Kusadasi, a Turkish port off the Aegean Sea is translated as Bird Island, due to how the peninsula that it is situated on looks from the sea – like a bird’s head above sea level. The primary reason for people going to Kusadasi is its glorious beaches, busy nightlife and its strategic position to many historical sites like the ruins of Ephesus. Everything in Kusadasi is more or less driven towards tourism; it’s the main source of income.
Every summer the population of around 64,359 people increases to over 500,000.
This includes the tourists as well as the many different employees needed to cater for that number of visitors.
Along with the beaches, there is plenty to see in Kusadasi. At one point there were three main gates to the city walls, but now only one gate remains and is a big tourist pull.
The Town of Kusadasi
Another big attraction is the Guvercin Adasi, otherwise known as Pigeon Island. This is the peninsula at the tip of the bay, and it has a cafe that has views overlooking the bay from the back, a castle and swimming beaches.
It also has a private beach heading to the open Aegean Sea, and there are some public beaches as well.
The Pigeon Island of Kusadasi
There are many throwbacks to the early days of Kusadasi, such as the old shore-front houses, many of which are now cafes.
Ephesus, the Key Reason for Visiting Kusadasi
Ephesus was at one time an Ancient Greek city, during the Greek Empire’s reign over most of the world. When Rome conquered the Greeks, it became a major city in the Roman Empire. It is situated near present day Selcuk in the Izmir Province of Turkey.
During The Classical Greek era it was one of 12 cities that made up the Ionian League. Due to its large population of well over quarter of a million people it was one of the busiest and biggest cities in the Mediterranean during the 1st Century BC.
Ancient Greek City Ephesus near Kusadasi
The city of Ephesus is probably most famous for its addition to the Seven Wonders Of The Ancient World in the form of the Temple Of Artemis. This was completed in about 550BC.
The Temple was known as Diana and was dedicated to the goddess that Greeks referred to as Artemis.
It had to be completely built three times in its lifespan, before it was destroyed in 401. The remains in Ephesus today are only sculptural pieces and parts of the foundations.
The Temple was discovered in 1869 by John Turtle Wood, who after 60 years of looking led a British Museum-funded expedition.
Once discovered, the excavations of the area continued until 1874. At a later point between 1904 and 1906 more sculptural pieces were found by excavations led by David George Hogarth.
The sculpture pieces taken from the 4th century rebuild and some from an earlier temple were reassembled and displayed at the British Museum in the Ephesus Room.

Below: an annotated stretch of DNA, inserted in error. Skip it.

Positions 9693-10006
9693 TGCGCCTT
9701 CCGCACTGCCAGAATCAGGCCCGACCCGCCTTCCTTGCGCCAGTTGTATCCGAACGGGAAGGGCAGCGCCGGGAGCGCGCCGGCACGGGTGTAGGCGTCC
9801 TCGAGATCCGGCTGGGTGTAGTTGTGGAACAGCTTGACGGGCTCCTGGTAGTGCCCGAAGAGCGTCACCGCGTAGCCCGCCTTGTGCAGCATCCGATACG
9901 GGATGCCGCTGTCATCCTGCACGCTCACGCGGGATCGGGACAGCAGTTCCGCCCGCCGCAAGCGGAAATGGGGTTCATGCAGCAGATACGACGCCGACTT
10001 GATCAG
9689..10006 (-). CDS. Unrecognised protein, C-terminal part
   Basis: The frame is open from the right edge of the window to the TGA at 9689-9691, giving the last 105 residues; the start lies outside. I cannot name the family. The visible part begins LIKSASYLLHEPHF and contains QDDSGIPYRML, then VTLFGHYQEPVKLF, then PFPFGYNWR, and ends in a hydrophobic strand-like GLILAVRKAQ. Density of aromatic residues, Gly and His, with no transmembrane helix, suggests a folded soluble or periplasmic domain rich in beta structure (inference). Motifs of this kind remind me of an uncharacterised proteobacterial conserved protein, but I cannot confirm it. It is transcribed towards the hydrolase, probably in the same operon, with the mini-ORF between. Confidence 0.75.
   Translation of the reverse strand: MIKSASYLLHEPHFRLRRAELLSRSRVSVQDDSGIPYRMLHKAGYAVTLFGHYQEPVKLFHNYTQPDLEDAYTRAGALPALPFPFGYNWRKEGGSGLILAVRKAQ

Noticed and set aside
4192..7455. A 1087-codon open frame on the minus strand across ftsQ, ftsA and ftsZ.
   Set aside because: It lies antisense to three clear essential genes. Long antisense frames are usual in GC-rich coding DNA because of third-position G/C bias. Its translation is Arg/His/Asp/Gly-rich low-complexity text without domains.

At the actual site of the original temple there is only one column of parts found around that area.
Ancient Ruins in Ephesus, Kusadasi
From 50AD onwards Ephesus was a central point of Early Christianity. The apostle Paul stayed in Ephesus between 52 and 54 AD. Paul worked with the Ephesian congregation.
He wrote his letter to the Corinthians from what came to be known Paul harbor where he was imprisoned in Ephesus at around 53 to 57 AD, and subsequently his letter to the Ephesians in 62 AD while he was in imprisoned in Rome.
In other interesting Christianity-related history, it is thought that Mary, the mother of Jesus, spent the last years of her life, where she was looked after the apostle John.
Ephesus, as well as being a central point in Christianity’s history, also contains a large collection of ruins from the Roman Empire in the Mediterranean.
The amazing thing is that only about 15% of it has actually been excavated. But, the ruins that can been seen give hints to the size, grandeur and splendor of the ancient city.
Library Of Celsus in Ephesus, Kusadasi
The Library of Celsus was built in 125 AD to commemorate Tiberius Julius Celsus Polemeanus. The library was built using Celsus’s own wealth and held roughly 12,000 scrolls.
It was built facing east so that the reading rooms could be used in the morning.
The remaining pieces of the ruins were used to build one facade that can be visited today as a reminder of the great building.
Along with this there is the Basilica of St John that was built at the location where it is thought that the apostle John was buried. This is now modern day Selcuk.
Where is Kusadasi?
- 60.7 miles/ 97.7 km from Izmir, Turkey
- 240.4 miles/ 387 km from Athens, Greece
- 352.3 miles/ 567 km from Istanbul, Turkey
- City Beach
- Pigeon Island Beach
- Yilanciburnu Beach
- Ladies Beach
- Kustur Beach
- Tuscan Beach
- Pigeon Island
Kusadasi might be considered as the access port to explore the ancient Ephesus.
However, it has a lot to offer, so do make sure to enjoy its taverns, bars and the Turkish way of life after the full day of ruins!
We wish you a fantastic Mediterranean cruise!